The buzz of the alarm jolted me to life at 4:30 a.m. Barely awake and aching from the previous day’s workout, I debated with myself to roll over and go back to sleep, or get out of bed to meet my friends at the running track.
Against my body’s wishes, I shoved off the warm blankets, got out of bed and walked toward the bathroom. I splashed cold water on my face, looked into the mirror, and asked myself what the heck I was doing. This was the kind of morning where the will to succeed outweighed the desire to give in.
Along with two other friends, I was following a training plan for an upcoming 10-mile race and that day’s workout called for mile repeats. A mile was four laps around the track and the goal was to run a mile at top speed, take a minute to recover, and then do it again. On the first lap of mile 4, I noticed on one side of the track was the full moon and the other side was the rising sun and in between were magnificent stars. It was a spectacular feeling of smallness that momentarily distracted me from my effort and made the other three laps zip past. When we finished our run, we cooled down, stretched and went our separate ways.
We would meet four or five times a week to vary our distance and speed and keep each other on course. More than once I gave thanks for the team waiting at the Y; and begrudgingly became accustomed to the 4:30 alarm. I wasn’t always pleasant and admit to cussing them out when they suggested we get up at 4:15 to run long before work. That was the day I discovered my threshold. With the encouragement of my partners, though, I pushed through and later felt gratification for mustering the strength.
Our runs weren’t just about running. We spent hours together and crazy as it might sound, it became my Prozac. We honored each other with the promise that what was said on the run, stayed on the run. We vented about work and mourned painful loss. We shared stories about mutual friends and chatted about weather, moon phases and shooting stars. We shared stories of our kids and observations of the insanity we call humanity. But mostly we celebrated each other’s success, regardless of how large or small.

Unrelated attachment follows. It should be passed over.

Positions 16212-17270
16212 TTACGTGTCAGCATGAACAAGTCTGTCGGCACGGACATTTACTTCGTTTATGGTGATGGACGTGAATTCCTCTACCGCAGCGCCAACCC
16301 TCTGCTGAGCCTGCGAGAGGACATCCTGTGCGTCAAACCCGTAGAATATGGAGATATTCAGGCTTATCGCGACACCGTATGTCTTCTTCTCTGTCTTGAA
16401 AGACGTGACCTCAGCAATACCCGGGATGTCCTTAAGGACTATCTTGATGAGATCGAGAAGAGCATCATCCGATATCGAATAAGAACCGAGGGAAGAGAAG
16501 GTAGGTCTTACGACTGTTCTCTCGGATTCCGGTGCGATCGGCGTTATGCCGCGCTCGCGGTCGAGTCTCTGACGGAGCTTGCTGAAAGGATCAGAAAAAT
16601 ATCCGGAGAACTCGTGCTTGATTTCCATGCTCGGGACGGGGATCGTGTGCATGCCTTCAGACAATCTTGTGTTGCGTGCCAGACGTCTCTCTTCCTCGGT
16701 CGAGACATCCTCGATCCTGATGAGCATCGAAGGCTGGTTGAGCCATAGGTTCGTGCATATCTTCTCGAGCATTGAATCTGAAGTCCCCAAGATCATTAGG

It was during those runs when I felt most alive. I felt I had purpose and control over one area of my life.
We trained for several months and never missed a scheduled run. We tapered our distances, rested and felt confident for our big day. We traveled as a team to the race and joined others who were running for the cause. The temperatures that morning were cool enough for long sleeves at lineup, but warm enough for short sleeves after mile one. It was overcast, but clearing, and I was feeling well prepared to meet my goal. I had hydrated and slept well and had my favorite pre-race meal the night before. I was shoulder to shoulder with 2500 women who were all pushing beyond from where they had come. The national anthem brought tears to my eyes and life in that moment, was perfect and complete.
The horn sounded and the sea of runners moved across the timing mats in waves. For the first mile, I weaved through the crowd, hoping to clear a path. Miles 2 and 3 went by in a blur and I started to get in my groove. Somewhere between miles 5 and 6 I realized that I was off my pace and my heart began to sink. I continued forward and at mile 8, forsaking modern day miracles, I knew I wouldn’t make my goal.
Every finish line has its story and it is powerful every time. More often than not, the finish line represents victory, but on that day, it represented defeat. I replayed each mile, wondering where I had gone wrong, and with each reiteration I cursed myself more. I had no good reason and it didn’t add up. I had nothing and nobody to blame but the day. I felt disillusioned and wondered why I tried.
The finish line haunted me and the miniscule five minutes defined who I was. I had lost my perspective and was focused on the result. My energy had gone into my training; something I thought I could control. As it turns out, I have no control at all.
I’ve come to realize that Powerful Perspectives are not about control; they’re about letting go. And not just finish times, regret, sorrow or loss. It’s about experiencing and embracing what’s in front of us that matters the most. Yes, goals are important and they help us define success, but the power is in the journey, not the finish line at all.